It’s the album’s most stripped-back song, with soulful vocals reminiscent of Winehouse, infused with the sounds of people chanting, of life being lived. There’s not a break in sight, as guitar riffs wind themselves dextrously around the 160 bpm drum loops that have become Nia’s signature – pleading, jolting and poignant in one fell swoop.

It’s all about how much I love him: real, unconditional love. I didn’t even ask him about using the voicenote, but he was like, That’s sick.’ He’s in the video for the song, too – he’s a very handsome boy,” she says with sibling pride. We shot it all around Yorkshire. The story is that we’re trying to find each other through the countryside, using walkie-talkies. I only get to see him a couple of times a year, so that was nice. Bit of nepotism going on!”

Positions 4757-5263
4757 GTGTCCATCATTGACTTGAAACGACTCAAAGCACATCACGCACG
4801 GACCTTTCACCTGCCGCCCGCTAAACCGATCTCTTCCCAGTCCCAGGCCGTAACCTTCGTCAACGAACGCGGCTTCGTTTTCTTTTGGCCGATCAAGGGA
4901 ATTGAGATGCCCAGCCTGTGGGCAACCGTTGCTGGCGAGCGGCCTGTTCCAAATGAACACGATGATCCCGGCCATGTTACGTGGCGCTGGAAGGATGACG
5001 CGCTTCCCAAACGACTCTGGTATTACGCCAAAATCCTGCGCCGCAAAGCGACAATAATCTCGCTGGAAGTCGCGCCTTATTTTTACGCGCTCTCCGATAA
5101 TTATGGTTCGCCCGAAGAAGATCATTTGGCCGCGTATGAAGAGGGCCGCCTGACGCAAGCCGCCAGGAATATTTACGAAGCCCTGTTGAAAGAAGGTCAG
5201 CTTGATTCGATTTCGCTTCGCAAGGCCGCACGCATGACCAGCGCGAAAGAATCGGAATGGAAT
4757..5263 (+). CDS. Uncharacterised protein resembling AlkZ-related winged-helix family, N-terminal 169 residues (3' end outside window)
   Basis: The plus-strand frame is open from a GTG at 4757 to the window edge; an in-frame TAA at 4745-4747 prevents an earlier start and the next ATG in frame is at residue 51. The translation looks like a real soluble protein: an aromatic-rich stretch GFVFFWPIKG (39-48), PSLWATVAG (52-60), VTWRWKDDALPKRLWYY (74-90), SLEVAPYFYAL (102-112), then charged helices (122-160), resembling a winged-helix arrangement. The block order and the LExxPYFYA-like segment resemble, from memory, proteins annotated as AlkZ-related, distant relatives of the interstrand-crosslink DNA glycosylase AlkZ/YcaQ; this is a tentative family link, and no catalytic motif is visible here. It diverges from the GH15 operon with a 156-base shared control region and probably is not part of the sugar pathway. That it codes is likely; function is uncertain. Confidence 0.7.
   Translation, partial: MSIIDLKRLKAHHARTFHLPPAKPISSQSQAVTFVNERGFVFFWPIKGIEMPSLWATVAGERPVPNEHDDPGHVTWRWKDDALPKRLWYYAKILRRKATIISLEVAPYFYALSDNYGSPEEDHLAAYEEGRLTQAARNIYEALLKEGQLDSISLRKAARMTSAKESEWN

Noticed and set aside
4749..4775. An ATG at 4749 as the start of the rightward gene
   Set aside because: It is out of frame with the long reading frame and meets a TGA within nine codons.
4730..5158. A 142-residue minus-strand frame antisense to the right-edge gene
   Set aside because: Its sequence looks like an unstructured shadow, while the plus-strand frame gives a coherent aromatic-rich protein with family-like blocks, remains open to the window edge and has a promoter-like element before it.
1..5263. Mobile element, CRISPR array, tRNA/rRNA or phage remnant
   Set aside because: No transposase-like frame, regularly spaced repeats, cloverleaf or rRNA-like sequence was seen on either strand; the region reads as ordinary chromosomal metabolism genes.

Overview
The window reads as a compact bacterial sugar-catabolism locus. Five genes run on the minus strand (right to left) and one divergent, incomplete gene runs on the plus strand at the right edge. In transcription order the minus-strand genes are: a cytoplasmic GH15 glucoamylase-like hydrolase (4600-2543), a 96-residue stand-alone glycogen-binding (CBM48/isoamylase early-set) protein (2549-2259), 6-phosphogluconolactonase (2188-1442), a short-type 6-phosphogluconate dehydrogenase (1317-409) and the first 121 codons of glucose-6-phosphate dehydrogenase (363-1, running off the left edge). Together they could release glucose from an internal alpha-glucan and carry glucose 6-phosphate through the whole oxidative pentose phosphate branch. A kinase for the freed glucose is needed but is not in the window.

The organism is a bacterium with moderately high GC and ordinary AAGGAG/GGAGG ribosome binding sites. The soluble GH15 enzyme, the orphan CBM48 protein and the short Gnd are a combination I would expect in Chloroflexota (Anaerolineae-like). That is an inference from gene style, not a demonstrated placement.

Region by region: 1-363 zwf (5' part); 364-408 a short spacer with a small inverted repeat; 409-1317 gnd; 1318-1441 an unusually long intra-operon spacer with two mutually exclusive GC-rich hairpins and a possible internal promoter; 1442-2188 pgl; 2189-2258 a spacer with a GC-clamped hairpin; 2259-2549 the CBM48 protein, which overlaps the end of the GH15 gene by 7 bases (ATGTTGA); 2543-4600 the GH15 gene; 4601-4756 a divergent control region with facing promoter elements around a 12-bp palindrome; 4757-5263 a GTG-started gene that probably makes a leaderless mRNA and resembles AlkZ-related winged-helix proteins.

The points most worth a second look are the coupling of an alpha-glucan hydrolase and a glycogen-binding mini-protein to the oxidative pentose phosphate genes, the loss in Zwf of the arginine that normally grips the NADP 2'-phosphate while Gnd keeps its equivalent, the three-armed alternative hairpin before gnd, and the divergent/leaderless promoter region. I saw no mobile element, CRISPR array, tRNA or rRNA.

Nia’s decision to lead 2024’s Britpop revival feels particularly salient at the start of what will be a crucial year for politics and democracy, as general elections take place not just in the UK and US but all over the world. Here’s a mixed-race girl from Leeds, reimagining (let’s face it) a largely white genre – one that’s forever entwined with the New Labour and Cool Britannia of the 90s. Better yet, she’s blended it with a British genre that wouldn’t exist without Black immigrants, fusing the mainstream optimism of Britpop with the underground defiance of rave culture. And all while singing about loneliness and isolation to a nation whose collective identity has been in flux for the best part of a decade.

Nia wears tops MIU MIU